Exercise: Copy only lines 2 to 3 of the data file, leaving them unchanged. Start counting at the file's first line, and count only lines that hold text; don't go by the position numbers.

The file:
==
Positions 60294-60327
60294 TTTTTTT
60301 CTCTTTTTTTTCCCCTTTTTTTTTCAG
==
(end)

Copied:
60294 TTTTTTT
60301 CTCTTTTTTTTCCCCTTTTTTTTTCAG